Ready or not, the spotlight is coming for West Virginia University sophomore linebacker Josh Chandler.
Chandler steps into his role as WVU’s Will linebacker not only in the shadow of David Long, the 2018 Big 12 Defensive Player of the Year and current Tennessee Titans rookie, but also with some new responsibilities that come with the position in first-year defensive coordinator Vic Koenning’s defense.
In the new-look West Virginia defense, Chandler said the Will is more of a combination of a Will linebacker and a bandit safety in the 3-3-5 defense the Mountaineers previously used.
“It’s kind of like an overhang,” Chandler said. “Sometimes I have to cover deep, cover the flat or be in the box.”
In other words, the former Canton (Ohio) McKinley High standout is being asked to do a little bit of everything.
That’s just fine by Koenning, who said he expects big things from Chandler in 2019. If teams don’t know about Chandler early in the season, Koenning said, he expects opponents will take notice quickly.
“He’s probably, of all the guys on the team, and it’s not quite to his nature yet but he’s going to be a guy [opponents] probably need to find,” Koenning said. “I would say by the middle of the year they’re going to try to find out where he’s at.”
Chandler has been a hit with first-year WVU coach Neal Brown and his staff since spring practice, when he established himself as Long’s replacement on the weak-side.
“He comes to work every day,” WVU outside linebackers coach Al Pogue said. “He takes coaching really well. I can see that he’s a weight room guy, he takes notes in meetings, he asks good questions. I think he’s really committed to what we’re trying to do. So when you put in the work and the effort like he’s doing, you know he’s poised to make it a big season.”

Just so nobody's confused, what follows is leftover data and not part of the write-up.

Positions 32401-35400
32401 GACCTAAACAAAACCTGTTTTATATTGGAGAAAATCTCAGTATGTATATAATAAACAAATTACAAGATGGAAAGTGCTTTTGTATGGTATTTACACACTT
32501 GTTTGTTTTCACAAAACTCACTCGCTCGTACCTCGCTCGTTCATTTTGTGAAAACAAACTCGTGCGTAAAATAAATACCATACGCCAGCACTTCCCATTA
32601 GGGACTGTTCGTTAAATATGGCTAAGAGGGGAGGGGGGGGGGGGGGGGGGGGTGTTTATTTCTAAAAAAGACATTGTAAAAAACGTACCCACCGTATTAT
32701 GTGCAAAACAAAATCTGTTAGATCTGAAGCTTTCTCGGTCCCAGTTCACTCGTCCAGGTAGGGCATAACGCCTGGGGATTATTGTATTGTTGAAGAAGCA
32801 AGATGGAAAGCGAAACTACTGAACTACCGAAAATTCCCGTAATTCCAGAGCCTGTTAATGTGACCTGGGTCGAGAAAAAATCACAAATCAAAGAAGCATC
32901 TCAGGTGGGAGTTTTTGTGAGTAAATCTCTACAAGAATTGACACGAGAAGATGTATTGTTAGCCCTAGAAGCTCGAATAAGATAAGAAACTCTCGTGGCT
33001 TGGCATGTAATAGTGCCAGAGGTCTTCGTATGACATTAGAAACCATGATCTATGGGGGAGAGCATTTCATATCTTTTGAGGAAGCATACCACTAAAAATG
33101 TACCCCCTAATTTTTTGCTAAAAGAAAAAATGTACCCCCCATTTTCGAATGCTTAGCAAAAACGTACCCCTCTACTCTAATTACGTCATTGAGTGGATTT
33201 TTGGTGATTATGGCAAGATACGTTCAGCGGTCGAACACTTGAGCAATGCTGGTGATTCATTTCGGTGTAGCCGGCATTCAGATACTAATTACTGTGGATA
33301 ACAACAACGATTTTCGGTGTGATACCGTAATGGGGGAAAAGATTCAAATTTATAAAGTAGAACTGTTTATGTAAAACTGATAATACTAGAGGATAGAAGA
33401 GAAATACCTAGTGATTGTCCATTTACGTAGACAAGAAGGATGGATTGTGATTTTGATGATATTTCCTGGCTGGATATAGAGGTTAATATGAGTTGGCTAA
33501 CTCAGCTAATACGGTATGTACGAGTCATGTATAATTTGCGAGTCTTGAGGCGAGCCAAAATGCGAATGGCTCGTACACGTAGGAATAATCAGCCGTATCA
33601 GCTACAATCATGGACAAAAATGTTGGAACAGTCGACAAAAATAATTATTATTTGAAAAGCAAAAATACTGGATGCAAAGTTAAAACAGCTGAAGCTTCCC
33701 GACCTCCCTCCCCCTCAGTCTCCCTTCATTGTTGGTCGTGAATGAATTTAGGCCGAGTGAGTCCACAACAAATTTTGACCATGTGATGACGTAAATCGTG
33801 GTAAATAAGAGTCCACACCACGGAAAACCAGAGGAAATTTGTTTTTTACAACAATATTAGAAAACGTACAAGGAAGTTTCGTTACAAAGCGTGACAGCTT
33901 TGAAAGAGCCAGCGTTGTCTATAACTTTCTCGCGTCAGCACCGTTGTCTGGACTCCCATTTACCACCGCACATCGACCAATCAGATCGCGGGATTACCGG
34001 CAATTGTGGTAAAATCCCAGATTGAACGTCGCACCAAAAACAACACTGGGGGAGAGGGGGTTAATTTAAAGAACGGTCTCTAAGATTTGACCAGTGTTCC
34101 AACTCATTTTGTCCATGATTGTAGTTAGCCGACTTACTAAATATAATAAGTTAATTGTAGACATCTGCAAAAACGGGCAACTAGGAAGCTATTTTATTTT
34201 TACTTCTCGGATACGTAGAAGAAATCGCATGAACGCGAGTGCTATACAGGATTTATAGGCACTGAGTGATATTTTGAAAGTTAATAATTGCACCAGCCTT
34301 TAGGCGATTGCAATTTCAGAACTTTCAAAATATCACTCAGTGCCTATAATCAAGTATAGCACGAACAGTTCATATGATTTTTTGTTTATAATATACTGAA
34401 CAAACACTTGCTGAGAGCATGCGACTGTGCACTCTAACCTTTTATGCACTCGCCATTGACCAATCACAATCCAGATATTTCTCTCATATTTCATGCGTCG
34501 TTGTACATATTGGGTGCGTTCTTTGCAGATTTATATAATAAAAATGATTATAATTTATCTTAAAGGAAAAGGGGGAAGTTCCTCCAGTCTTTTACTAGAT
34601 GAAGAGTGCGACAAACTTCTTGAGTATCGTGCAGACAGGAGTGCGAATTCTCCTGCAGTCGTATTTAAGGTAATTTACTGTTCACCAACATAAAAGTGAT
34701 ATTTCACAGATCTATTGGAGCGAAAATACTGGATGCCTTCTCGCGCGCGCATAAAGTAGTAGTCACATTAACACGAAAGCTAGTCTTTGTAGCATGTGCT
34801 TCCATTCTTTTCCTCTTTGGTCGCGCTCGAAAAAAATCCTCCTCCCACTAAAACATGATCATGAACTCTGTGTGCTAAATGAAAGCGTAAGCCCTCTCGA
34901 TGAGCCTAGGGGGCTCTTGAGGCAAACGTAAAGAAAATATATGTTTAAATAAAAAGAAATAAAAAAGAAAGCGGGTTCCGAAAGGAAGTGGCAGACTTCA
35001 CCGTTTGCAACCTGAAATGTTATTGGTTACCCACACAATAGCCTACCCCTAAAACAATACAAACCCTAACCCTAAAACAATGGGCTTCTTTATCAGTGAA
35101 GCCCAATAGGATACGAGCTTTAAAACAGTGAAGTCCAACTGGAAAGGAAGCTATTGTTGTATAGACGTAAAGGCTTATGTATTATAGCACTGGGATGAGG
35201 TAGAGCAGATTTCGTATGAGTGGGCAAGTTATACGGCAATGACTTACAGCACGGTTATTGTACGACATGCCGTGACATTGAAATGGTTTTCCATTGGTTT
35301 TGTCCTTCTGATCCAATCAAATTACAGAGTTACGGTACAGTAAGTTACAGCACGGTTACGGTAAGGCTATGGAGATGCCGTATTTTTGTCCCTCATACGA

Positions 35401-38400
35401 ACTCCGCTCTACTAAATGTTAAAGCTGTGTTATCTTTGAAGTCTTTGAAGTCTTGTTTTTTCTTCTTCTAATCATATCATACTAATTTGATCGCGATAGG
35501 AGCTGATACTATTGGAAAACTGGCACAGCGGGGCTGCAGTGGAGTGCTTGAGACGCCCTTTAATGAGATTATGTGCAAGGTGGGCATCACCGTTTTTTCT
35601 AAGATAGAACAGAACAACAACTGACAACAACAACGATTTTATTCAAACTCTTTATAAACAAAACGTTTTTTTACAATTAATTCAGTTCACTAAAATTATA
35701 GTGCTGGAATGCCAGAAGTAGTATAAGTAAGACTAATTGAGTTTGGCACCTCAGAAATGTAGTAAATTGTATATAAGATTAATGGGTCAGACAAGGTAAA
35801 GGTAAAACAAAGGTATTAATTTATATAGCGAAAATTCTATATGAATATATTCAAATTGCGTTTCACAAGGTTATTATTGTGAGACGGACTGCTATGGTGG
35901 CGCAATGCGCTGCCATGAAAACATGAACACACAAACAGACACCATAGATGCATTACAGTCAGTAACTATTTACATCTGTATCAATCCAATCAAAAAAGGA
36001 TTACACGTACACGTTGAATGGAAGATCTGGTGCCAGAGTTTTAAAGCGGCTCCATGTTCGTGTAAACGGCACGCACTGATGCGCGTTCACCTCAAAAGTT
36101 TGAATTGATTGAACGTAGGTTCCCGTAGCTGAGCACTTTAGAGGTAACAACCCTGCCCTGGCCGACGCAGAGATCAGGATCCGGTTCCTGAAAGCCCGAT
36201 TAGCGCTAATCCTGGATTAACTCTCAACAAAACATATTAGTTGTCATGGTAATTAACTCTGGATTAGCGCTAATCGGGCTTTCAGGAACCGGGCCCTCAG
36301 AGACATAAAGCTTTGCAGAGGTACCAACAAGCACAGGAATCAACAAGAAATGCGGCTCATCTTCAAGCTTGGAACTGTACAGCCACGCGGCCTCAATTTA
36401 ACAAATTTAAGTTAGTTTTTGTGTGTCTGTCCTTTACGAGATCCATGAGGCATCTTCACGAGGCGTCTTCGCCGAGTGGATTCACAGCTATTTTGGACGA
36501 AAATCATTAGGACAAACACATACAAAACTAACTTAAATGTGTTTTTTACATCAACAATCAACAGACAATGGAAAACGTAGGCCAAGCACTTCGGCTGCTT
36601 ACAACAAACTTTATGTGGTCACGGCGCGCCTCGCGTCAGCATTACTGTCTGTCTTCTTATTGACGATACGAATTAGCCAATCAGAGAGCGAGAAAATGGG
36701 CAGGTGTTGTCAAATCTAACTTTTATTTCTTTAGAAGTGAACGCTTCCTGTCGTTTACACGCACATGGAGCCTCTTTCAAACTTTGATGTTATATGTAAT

Since the spring, when he was named as an Iron Mountaineer award winner for his work in the weight room, Chandler said he has lost 10 pounds of fat while putting on muscle at the same time. That has made him quicker, and it has shown on the practice fields in Morganotwn during preseason camp.
Chandler has been consistently among the first names mentioned by coaches when asked who has stood out in practice, which is impressive considering it has been a while since he has been responsible for much pass coverage.
“I played safety early on in my career, but I’m getting adjusted to [the new responsibilities] and working with the new staff,” Chandler said. “We have different drills that we do to help us get acclimated to pass coverage.”
As a freshman at WVU, Chandler was Long’s backup and saw playing time in 12 games, mostly on special teams. In that time, he made 14 total tackles and recovered a fumble at Oklahoma State. The next step is emerging as a leader for the Mountaineer defense. It’s a role Chandler said he is ready to take on.
“I’ve been trying to work on my leadership skills. My teammates are empowering me to be in more of a leadership role, so that is something I have been working on.”